WISCONSINREPORT.COM (04/16/2010) - Former Wisconsin Governor and U.S. Secretary of Health and Human Services Tommy Thompson says he told his family he has decided not to take on U.S. Senator Russ Feingold in Feingold's bid for re-election. However, comments suggest he hasn't ruled out running for some office sometime in the future. Feingold says he hopes the attention can now get back to the issues rather than whether the once popular former governor will jump into the fray. Meanwhile, a member of the Leinenkugel Beer family sounds like he might run.
“Boy, do I want to run,” Thompson told a crowd at a Tea Party Rally this week. “I would love to take this on. But I told my family last night that it’s time for new faces and new voices.”
The statement in front of the Tea Party group doesn't mean that is definitely the final word on Tommy Thompson being the head of a run for something in the future. In typical politician style, and, in particular, the Tommy Thompson style, he won't say that he will never run for a political office again. And, it's safe to say that he is not done with campaigning in some way, because he expects to carry the Tea Party message forward.
Tommy George Thompson (born November 19, 1941), a United States politician, was the 42nd Governor of Wisconsin, after which he served as U.S. Secretary of Health and Human Services. Thompson was a candidate for the 2008 U.S. Presidential Election, but dropped out early due to lack of sufficient support for him to continue.
The Feingold Campaign released the following statement from Senator Feingold following reports that Secretary Tommy Thompson will not be running in the Republican primary for U.S. Senate.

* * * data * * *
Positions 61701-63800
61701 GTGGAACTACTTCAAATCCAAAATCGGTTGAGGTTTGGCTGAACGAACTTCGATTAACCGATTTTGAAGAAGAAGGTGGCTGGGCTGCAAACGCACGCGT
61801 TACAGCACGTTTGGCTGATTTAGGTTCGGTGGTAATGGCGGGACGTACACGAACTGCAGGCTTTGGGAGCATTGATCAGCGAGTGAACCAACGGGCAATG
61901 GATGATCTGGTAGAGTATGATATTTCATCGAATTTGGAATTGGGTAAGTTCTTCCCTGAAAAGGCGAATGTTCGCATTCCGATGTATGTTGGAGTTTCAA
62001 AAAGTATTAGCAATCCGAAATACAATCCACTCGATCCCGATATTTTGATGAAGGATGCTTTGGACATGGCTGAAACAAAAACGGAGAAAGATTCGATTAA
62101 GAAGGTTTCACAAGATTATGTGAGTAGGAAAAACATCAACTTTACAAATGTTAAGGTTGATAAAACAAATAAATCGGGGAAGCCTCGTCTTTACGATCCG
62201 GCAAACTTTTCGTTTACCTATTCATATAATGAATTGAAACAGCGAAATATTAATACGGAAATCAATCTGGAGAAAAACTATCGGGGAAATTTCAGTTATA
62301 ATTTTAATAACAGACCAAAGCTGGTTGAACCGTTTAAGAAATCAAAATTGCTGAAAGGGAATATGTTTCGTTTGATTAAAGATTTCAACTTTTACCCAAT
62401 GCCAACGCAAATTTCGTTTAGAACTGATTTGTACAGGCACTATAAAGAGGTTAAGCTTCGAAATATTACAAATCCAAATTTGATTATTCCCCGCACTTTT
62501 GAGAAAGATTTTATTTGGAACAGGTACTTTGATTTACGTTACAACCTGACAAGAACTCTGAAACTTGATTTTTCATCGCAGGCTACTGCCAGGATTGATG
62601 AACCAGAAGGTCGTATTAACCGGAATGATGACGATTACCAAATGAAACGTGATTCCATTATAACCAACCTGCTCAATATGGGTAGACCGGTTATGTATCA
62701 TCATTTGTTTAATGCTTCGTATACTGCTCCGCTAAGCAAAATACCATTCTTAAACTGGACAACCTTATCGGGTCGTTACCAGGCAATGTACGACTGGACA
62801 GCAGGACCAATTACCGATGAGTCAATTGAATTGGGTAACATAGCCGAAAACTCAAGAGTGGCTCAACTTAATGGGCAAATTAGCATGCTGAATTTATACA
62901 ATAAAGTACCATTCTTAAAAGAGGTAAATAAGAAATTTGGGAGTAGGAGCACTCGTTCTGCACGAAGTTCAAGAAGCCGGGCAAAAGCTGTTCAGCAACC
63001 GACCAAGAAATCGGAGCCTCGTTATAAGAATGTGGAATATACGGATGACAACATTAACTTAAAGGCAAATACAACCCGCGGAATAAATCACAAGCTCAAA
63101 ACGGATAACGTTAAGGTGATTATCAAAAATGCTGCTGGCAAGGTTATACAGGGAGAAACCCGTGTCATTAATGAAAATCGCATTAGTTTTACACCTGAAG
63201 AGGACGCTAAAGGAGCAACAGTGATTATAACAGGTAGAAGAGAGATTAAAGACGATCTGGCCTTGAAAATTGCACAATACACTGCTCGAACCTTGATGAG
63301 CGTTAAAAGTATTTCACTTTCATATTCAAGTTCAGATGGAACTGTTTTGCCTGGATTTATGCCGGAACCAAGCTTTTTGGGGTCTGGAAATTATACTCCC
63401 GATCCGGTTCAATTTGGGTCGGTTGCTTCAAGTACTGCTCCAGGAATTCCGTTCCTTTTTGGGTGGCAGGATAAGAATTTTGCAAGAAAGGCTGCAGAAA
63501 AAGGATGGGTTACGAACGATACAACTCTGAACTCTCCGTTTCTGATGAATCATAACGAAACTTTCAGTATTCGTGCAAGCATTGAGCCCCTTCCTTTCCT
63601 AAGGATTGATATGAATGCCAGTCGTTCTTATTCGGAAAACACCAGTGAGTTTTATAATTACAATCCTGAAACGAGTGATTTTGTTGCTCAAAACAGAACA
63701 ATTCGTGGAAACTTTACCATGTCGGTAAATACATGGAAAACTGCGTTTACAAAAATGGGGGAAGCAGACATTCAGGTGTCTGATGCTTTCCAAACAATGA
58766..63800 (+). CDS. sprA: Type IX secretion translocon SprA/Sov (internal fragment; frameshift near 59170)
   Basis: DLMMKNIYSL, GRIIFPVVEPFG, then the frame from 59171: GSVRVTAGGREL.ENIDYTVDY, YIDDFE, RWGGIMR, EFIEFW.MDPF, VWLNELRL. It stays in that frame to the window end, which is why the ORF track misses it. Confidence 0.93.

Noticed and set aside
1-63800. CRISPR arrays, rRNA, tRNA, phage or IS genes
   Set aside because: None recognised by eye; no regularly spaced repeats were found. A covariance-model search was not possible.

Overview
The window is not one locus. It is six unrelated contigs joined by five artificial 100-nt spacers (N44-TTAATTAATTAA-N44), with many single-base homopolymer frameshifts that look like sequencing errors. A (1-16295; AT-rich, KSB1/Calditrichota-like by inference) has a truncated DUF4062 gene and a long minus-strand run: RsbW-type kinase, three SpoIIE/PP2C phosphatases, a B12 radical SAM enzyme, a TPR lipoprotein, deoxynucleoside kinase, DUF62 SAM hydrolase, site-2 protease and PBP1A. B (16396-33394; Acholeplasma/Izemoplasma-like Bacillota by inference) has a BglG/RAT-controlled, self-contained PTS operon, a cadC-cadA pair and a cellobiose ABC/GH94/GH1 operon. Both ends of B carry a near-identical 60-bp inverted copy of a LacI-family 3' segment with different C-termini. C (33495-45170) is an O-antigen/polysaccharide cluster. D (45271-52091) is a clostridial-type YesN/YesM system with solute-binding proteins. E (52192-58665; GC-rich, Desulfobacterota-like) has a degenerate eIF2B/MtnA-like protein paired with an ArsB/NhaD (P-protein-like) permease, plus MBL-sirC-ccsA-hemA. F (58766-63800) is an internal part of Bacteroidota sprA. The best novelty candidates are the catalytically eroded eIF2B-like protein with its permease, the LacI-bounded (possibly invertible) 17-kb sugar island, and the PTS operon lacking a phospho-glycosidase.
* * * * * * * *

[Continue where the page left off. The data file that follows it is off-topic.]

"I’m disappointed that Secretary Thompson decided not to get in the ring", Feingold stated.
"I’m sure there will now be talk about other candidates getting in this race, but it’s my hope that the election can now be focused where it should be - on the issues important to the people of Wisconsin and who will be an independent voice for them in Washington, working hard to move our state forward," Senator Feingold said.
The Feingold Campaign announced earlier this week that it finished the first quarter of 2010 with nearly $4.3 million cash on hand – with an average contribution of a very low $51.
The Feingold Campaign has 11 field offices fully staffed and up and running, 27 active regional campaign steering committees with more than 1,300 members who help advise the campaign on outreach in their local communities, endorsements from more than 2,500 Wisconsin elected officials, nearly 24,000 volunteers and more than 100,000 supporters more than six months before Election Day.
Given the fact that former Governor Thompson announced that he will not be running for U.S. Senate in Wisconsin, formere Wisconsin Commerce Secretary Dick Leinenkugel issued the following statement:
“I am a father, a husband, a Catholic, a patriot and a conservative," Dick Leinenkugel said.
Leinenkugel was appointed commerce secretary a year and a half ago by Governor Jim Doyle.
"I have been a private sector business person for nearly 25 years after serving four years as a Marine Corps’ officer," Leinenkugel continued.
"I am deeply committed to using my passion and my experience to help Wisconsin families. It has been what my family has been all about for over 150 years in Wisconsin," Leinenkugel said.
Leinenkugel says Washington DC has grown too expensive and too arrogant for the nation and for our Wisconsin families. He says he is hearing from every corner of the state that he is the right person at the right time to end Russ Feingold’s 18-year career of being a U.S. Senator from the State of Wisconsin.
But, he is not quite ready to announce that he is running.
"I look forward to being able to share my future plans within the next couple of weeks," Leinenkugel said.
Earlier this week, Leinenkugel said his resignation from the Wisconsin Commerce Secretary job would take place at the end of the week. Although at that time he would not say that he is a Republican or a Democrat, he did say that Ronald Reagan was a political idol, and that, he himself, considers himself a conservative.